Globalization, Migration, and Latin American Ecosystems

Investigador responsable: Mitchell Aide, Ricardo Grau
Fuente de Financiamiento: National Science Foundation


In Latin America, globalization and human migration are changing the distribution of agricultural lands and natural areas. By 2050 the population of Latin America is expected to increase to approximately 750 million. The combined effect of a growing population and increasing per capita food consumption are increasing the demand for food production. On the other hand, rural-urban migration has reduced the rural population in South America and the rural population of Central America and Caribbean are projected to begin declining in 2015. These processes are expected to have two major consequences for the ecosystems in Latin America:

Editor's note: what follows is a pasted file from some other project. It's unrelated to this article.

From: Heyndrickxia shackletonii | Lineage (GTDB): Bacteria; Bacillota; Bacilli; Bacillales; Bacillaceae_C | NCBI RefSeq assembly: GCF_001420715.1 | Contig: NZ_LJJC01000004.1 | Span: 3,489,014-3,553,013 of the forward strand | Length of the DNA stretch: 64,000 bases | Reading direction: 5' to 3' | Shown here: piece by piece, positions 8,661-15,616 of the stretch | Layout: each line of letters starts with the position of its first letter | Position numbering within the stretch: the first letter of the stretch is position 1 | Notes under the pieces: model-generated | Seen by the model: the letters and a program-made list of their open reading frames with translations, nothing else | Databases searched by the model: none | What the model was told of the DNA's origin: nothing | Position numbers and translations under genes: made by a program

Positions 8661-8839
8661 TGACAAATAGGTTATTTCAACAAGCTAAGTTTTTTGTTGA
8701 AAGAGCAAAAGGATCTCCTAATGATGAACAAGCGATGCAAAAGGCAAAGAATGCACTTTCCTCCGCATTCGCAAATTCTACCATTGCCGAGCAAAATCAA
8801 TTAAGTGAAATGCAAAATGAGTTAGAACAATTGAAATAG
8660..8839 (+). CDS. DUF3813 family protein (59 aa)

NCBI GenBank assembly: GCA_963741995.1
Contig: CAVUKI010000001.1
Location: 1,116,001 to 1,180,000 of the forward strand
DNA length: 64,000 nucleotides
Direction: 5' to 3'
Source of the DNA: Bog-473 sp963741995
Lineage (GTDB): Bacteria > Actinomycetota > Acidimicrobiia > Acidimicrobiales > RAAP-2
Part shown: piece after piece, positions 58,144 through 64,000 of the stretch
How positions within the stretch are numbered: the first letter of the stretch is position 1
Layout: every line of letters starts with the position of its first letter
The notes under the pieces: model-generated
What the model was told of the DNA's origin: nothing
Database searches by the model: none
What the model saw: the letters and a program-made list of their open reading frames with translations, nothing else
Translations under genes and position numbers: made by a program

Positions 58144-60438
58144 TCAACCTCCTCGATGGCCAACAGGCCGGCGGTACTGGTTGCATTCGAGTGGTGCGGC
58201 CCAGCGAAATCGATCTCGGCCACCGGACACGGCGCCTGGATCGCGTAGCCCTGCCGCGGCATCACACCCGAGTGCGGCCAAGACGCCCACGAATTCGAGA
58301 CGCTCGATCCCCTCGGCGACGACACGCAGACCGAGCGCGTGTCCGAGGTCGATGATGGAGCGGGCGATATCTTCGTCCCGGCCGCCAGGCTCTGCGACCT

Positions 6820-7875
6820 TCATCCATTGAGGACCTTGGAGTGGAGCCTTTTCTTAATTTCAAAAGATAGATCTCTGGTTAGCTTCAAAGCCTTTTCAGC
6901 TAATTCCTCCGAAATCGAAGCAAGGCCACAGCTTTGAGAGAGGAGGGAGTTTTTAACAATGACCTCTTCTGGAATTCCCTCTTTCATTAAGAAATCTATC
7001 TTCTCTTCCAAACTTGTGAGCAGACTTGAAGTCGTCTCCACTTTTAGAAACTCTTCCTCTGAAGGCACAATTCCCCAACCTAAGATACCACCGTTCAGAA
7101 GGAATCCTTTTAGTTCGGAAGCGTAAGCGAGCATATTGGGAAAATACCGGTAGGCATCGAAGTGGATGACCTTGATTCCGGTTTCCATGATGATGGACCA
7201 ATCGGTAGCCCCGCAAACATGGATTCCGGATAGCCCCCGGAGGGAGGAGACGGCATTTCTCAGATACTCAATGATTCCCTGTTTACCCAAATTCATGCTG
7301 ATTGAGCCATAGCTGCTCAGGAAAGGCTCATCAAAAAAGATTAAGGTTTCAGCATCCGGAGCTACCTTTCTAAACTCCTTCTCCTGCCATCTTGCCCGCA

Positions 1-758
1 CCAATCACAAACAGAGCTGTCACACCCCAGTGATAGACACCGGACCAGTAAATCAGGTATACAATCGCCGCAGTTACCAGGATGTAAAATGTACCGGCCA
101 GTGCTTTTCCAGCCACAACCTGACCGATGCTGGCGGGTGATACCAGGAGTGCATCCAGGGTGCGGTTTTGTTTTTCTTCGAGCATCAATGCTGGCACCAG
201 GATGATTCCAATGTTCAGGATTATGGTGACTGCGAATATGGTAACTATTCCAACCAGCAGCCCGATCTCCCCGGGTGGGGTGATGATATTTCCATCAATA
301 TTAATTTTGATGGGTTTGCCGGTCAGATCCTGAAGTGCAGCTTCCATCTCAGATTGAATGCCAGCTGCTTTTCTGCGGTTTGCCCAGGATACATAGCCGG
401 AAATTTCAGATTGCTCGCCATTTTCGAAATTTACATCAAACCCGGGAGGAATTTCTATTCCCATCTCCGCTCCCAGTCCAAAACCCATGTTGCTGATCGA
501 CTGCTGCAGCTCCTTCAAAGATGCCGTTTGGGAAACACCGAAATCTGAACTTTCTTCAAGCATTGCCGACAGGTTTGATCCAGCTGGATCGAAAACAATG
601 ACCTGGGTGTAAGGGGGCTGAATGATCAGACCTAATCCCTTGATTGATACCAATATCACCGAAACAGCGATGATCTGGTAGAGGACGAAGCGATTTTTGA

1. rural-urban migration should result in the abandonment of marginal agricultural and grazing lands in areas with steep slopes, poor soils, or very low rainfall, leading to ecological transition.
  2. food production will expand into flat lowland areas. These dynamics need to be better understood, and incorporated into conservation policy and strategy.

Contacto: Ricardo Grau